(19)
(11)EP 2 854 689 B1

(12)EUROPEAN PATENT SPECIFICATION

(45)Mention of the grant of the patent:
11.12.2019 Bulletin 2019/50

(21)Application number: 13797353.3

(22)Date of filing:  31.05.2013
(51)International Patent Classification (IPC): 
B25J 19/00(2006.01)
B25J 13/08(2006.01)
A61B 34/20(2016.01)
A61B 34/37(2016.01)
B25J 19/02(2006.01)
A61B 17/00(2006.01)
A61B 34/30(2016.01)
A61B 90/98(2016.01)
(86)International application number:
PCT/US2013/043617
(87)International publication number:
WO 2013/181536 (05.12.2013 Gazette  2013/49)

(54)

INSTRUMENT CARRIAGE ASSEMBLY FOR SURGICAL SYSTEM

INSTRUMENTENWAGENANORDNUNG FÜR EIN CHIRURGISCHES SYSTEM

ENSEMBLE CHARIOT D'INSTRUMENT POUR SYSTÈME CHIRURGICAL


(84)Designated Contracting States:
AL AT BE BG CH CY CZ DE DK EE ES FI FR GB GR HR HU IE IS IT LI LT LU LV MC MK MT NL NO PL PT RO RS SE SI SK SM TR

(30)Priority: 01.06.2012 US 201261654391 P

(43)Date of publication of application:
08.04.2015 Bulletin 2015/15

(60)Divisional application:
19201760.6

(73)Proprietor: Intuitive Surgical Operations, Inc.
Sunnyvale, CA 94086 (US)

(72)Inventors:
  • SCHENA, Bruce, Michael
    Menlo Park, CA 94025 (US)
  • DACHS, II, Gregory, W.
    San Francisco, CA 94107 (US)
  • SOLOMON, Todd
    San Jose, CA 95127 (US)

(74)Representative: MacDougall, Alan John Shaw et al
Mathys & Squire LLP The Shard 32 London Bridge Street
London SE1 9SG
London SE1 9SG (GB)


(56)References cited: : 
WO-A1-2004/008611
US-A1- 2005 115 352
US-A1- 2010 175 701
WO-A1-2010/081050
US-A1- 2007 119 274
US-A1- 2011 290 855
  
      
    Note: Within nine months from the publication of the mention of the grant of the European patent, any person may give notice to the European Patent Office of opposition to the European patent granted. Notice of opposition shall be filed in a written reasoned statement. It shall not be deemed to have been filed until the opposition fee has been paid. (Art. 99(1) European Patent Convention).


    Description

    BACKGROUND



    [0001] Minimally invasive medical techniques are intended to reduce the amount of extraneous tissue that is damaged during diagnostic or surgical procedures, thereby reducing patient recovery time, discomfort, and deleterious side effects. One effect of minimally invasive surgery, for example, is reduced post-operative hospital recovery times. Because the average hospital stay for a standard surgery is typically significantly longer than the average stay for an analogous minimally invasive surgery, increased use of minimally invasive techniques could save millions of dollars in hospital costs each year. While many of the surgeries performed each year in the United States could potentially be performed in a minimally invasive manner, only a portion of the current surgeries use these advantageous techniques due to limitations in minimally invasive surgical instruments and the additional surgical training involved in mastering them.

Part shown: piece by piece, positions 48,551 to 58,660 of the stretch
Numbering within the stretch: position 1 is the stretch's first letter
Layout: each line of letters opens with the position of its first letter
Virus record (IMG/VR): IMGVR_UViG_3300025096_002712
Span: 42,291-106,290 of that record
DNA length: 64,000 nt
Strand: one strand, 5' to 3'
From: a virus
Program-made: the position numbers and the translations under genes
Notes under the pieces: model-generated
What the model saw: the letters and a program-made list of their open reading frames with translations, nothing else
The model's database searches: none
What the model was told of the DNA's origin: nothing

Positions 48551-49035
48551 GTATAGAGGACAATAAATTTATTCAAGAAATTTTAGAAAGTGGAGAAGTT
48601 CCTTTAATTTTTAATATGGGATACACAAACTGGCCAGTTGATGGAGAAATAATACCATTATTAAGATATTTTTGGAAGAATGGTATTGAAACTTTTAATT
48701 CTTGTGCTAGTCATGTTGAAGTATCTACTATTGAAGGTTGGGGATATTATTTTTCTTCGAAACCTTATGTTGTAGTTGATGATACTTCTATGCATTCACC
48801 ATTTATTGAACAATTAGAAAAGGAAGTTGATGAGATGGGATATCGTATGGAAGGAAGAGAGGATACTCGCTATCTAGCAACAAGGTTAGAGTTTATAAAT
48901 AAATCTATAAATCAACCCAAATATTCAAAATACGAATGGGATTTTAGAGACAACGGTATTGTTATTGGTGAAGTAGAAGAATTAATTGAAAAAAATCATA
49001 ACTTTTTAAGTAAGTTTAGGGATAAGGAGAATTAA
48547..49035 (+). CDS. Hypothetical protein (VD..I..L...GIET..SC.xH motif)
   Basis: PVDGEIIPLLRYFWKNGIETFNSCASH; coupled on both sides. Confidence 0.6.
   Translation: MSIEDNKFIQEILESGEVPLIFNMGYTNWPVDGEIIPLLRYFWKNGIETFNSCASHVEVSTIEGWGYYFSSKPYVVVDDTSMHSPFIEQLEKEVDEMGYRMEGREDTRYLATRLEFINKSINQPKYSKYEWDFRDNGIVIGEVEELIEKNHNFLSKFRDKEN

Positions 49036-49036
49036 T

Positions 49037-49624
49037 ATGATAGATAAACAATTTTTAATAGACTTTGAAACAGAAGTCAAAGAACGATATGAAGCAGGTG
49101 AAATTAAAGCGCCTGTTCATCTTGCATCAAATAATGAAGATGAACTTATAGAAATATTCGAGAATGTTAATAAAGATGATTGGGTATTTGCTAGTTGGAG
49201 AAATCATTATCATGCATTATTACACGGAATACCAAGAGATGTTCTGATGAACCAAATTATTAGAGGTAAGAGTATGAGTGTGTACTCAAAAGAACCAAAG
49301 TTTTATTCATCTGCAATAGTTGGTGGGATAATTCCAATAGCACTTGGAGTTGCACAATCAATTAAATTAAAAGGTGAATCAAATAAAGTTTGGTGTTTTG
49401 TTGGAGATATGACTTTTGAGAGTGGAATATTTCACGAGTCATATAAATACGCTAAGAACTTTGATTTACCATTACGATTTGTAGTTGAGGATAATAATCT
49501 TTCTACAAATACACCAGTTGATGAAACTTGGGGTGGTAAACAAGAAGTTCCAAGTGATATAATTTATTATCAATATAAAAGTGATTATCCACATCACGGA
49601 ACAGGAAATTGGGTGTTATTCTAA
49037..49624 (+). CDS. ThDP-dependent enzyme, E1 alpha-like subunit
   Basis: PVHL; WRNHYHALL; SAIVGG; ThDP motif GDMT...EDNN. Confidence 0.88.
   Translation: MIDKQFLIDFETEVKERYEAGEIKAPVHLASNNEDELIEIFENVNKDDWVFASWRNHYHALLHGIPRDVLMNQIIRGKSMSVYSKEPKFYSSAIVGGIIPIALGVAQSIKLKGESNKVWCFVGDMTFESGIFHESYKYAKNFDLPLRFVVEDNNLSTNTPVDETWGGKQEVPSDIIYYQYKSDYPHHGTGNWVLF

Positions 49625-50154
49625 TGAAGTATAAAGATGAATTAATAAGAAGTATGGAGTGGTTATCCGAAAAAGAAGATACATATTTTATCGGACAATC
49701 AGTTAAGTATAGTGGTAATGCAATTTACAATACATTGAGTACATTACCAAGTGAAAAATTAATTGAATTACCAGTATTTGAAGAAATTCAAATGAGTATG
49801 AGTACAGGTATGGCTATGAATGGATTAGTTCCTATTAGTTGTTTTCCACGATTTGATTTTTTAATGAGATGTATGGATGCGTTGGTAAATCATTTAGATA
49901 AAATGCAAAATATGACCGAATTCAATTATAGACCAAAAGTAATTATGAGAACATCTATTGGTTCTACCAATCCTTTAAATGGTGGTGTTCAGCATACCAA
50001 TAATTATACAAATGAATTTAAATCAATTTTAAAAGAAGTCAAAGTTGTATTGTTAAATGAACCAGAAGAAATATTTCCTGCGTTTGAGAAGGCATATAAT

[0002] Minimally invasive robotic surgical or telesurgical systems have been developed to increase a surgeon's dexterity and avoid some of the limitations on traditional minimally invasive techniques. In telesurgery, the surgeon uses some form of remote control (e.g., a servomechanism or the like) to manipulate surgical instrument movements, rather than directly holding and moving the instruments by hand. In telesurgery systems, the surgeon can be provided with an image of the surgical site at a surgical workstation. While viewing a two or three dimensional image of the surgical site on a display, the surgeon performs the surgical procedures on the patient by manipulating master control devices, which in tum control motion of the servo-mechanically operated instruments.

    [0003] The servomechanism used for telesurgery will often accept input from two master controllers (one for each of the surgeon's hands) and may include two or more robotic arms on each of which a surgical instrument is mounted. Operative communication between master controllers and associated robotic arm and instrument assemblies is typically achieved through a control system. The control system typically includes at least one processor that relays input commands from the master controllers to the associated robotic arm and instrument assemblies and back from the instrument and arm assemblies to the associated master controllers in the case of, for example, force feedback or the like. One example of a robotic surgical system is the DA VINCI® system available from Intuitive Surgical, Inc. of Sunnyvale, Calif.

    [0004] A variety of structural arrangements can be used to support the surgical instrument at the surgical site during robotic surgery. The driven linkage or "slave" is often called a robotic surgical manipulator, and exemplary linkage arrangements for use as a robotic surgical manipulator during minimally invasive robotic surgery are described in U.S. Pat. Nos. 7,594,912; 6,758,843; 6,246,200; and 5,800,423. These linkages often make use of a parallelogram arrangement to hold an instrument having a shaft. Such a manipulator structure can constrain movement of the instrument so that the instrument pivots about a remote center of manipulation positioned in space along the length of the rigid shaft. By aligning the remote center of manipulation with the incision point to the internal surgical site (for example, with a trocar or cannula at an abdominal wall during laparoscopic surgery), an end effector of the surgical instrument can be positioned safely by moving the proximal end of the shaft using the manipulator linkage without imposing potentially dangerous forces against the abdominal wall. Alternative manipulator structures are described, for example, in U.S. Pat. Nos. 6,702,805; 6,676,669; 5,855,583; 5,808,665; 5,445,166; and 5,184,601.